I look forward to exploring the park’s newest memorial when it opens and being reminded of how the Myrtle Beach name is forever inserted in the history of World War II. All three of my sons have visited Warbird Park with me in the past, pointing in awe up at the massive fighter planes mounted on cement and over at the planes taking off and landing next door at the active airport.
When you visit, there is no charge for admission to the park, and there are picnic tables placed under pleasant tree shade. For more info and updates, visit warbirdpark.com.
Weeks after Myrtle Beach leaders derailed plans for a 200-home development inside Market Common, Horry County officials were given details on a large project that would alter the scope of Carolina Forest.A common refrain of ‘not in my backyard’ seems to be popping up in discussions from residents in both communities in attempt to block future developments.Market Common residents have said they don’t want to be the next Carolina Forest, mean lots of homes. Carolina Forest residents do not want to be the next Ma...
Weeks after Myrtle Beach leaders derailed plans for a 200-home development inside Market Common, Horry County officials were given details on a large project that would alter the scope of Carolina Forest.
A common refrain of ‘not in my backyard’ seems to be popping up in discussions from residents in both communities in attempt to block future developments.
Market Common residents have said they don’t want to be the next Carolina Forest, mean lots of homes. Carolina Forest residents do not want to be the next Market Common with mixed development including businesses near homes.
“We don’t want to see another Carolina Forest,” Paul Meunier, president of The Reserve at Market Common, said. “If it gets to have so many houses down here, it’s no longer like the area we bought in.”
As opponents lined up against both, common themes emerged with concerns about overcrowding, traffic, public safety and flooding dominating the conversation.
“You keep on adding people and adding people, and it’s going to affect quality of life down the road. You can’t look at it in a myopic way,” Carolina Forest resident Sherry Reed said.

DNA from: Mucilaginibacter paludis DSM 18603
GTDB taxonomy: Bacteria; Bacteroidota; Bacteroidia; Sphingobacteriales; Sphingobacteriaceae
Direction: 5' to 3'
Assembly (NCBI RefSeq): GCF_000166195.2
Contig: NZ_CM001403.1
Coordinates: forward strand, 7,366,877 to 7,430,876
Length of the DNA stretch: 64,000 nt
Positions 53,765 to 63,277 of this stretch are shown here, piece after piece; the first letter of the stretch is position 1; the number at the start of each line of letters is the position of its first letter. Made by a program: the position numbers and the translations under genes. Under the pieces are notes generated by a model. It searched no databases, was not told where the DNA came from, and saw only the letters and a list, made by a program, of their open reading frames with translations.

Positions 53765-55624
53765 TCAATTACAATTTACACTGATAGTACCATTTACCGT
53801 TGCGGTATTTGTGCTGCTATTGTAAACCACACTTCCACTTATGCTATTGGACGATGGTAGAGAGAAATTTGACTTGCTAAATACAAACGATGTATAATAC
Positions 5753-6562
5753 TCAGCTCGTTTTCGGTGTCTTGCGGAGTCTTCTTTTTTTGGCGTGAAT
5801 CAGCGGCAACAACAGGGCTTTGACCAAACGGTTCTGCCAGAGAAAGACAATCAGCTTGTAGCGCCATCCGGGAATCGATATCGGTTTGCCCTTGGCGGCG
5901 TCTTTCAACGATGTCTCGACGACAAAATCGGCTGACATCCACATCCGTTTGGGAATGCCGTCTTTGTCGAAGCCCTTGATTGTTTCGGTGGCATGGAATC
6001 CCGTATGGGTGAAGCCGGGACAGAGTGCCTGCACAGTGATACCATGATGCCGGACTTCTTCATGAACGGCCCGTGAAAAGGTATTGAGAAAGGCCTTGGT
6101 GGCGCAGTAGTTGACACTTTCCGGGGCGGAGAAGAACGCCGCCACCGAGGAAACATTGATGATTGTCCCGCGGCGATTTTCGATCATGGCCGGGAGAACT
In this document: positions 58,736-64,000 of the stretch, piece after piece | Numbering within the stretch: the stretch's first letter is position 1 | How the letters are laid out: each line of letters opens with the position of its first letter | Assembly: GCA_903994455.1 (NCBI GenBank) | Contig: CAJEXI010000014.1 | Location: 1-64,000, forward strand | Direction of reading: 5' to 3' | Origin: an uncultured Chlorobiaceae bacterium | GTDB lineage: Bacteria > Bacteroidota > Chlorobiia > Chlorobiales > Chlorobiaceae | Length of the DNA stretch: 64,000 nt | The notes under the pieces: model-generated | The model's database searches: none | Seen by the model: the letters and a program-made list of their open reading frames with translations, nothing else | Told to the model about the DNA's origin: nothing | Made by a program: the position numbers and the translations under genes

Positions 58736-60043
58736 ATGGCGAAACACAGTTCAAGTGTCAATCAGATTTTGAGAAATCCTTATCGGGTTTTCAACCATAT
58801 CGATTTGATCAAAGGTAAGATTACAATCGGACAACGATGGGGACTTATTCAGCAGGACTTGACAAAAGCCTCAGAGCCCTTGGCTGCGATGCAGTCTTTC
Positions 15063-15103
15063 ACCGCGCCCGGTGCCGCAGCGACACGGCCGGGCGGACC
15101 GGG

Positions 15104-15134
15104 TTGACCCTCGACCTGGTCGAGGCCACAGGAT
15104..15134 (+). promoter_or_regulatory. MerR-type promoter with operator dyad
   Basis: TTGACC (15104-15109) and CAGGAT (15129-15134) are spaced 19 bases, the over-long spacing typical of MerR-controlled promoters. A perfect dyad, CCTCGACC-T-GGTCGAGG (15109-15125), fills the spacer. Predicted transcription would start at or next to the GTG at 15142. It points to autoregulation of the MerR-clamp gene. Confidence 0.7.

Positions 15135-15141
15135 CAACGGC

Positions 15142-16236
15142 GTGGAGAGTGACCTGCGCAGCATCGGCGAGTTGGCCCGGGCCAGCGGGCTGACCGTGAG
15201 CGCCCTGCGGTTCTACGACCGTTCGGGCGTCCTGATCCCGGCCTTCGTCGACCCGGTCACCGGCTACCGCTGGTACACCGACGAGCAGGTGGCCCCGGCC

Here’s a look at what might happen in both areas in the coming months.
Although the popular shopping district expects to hit full retail capacity by the end of 2023, the inability to add 200 more rental units means lost revenue and a likely delay in building renovation work, property manager Heather Gray said earlier this month.
In late March, the city council’s vote to halt MarketWalk — a planned residential plaza at the intersection of Farrow Parkway and Phillis Boulevard — cut nearly $472,000 a year in anticipated rental income.
MarketWalk’s defeat came on the heels of major pushback from a nearby homeowners’ association and other Market Common residents who said the prospect of marathon stop lights and even more congestion at a gateway to the community should matter more than putting more rooftops into the district.
Market Common owner HomeFed could return to the idea of a hotel on the property — the original plan for the area.
At issue is whether to convert 175 total acres for commercial and retail use — anchored by 1,154 homes.
Although the residential and commercial components must be decided separately, they’re designed to complement one another.
Planning documents for a proposal called Chatham Crossing show a request to flip 34 acres along Postal Way — which feeds onto U.S. Highway 501 — from light industrial into a more versatile retail zoning to include multi-family residential, townhomes, gas stations, self-storage, restaurants/bars, retail, grocery stores and gyms. Medical offices and repair services also would be permitted.
Norm Fay, president of the Covington Lake HOA inside Carolina Forest, said pulling land out of commercial zoning to make room for housing would affect future growth within the area by limiting retail options for existing residents.
“Down the road, this area is going to need commercial property along 501. To take away that commercial property, I think, is absolutely wrong,” he said.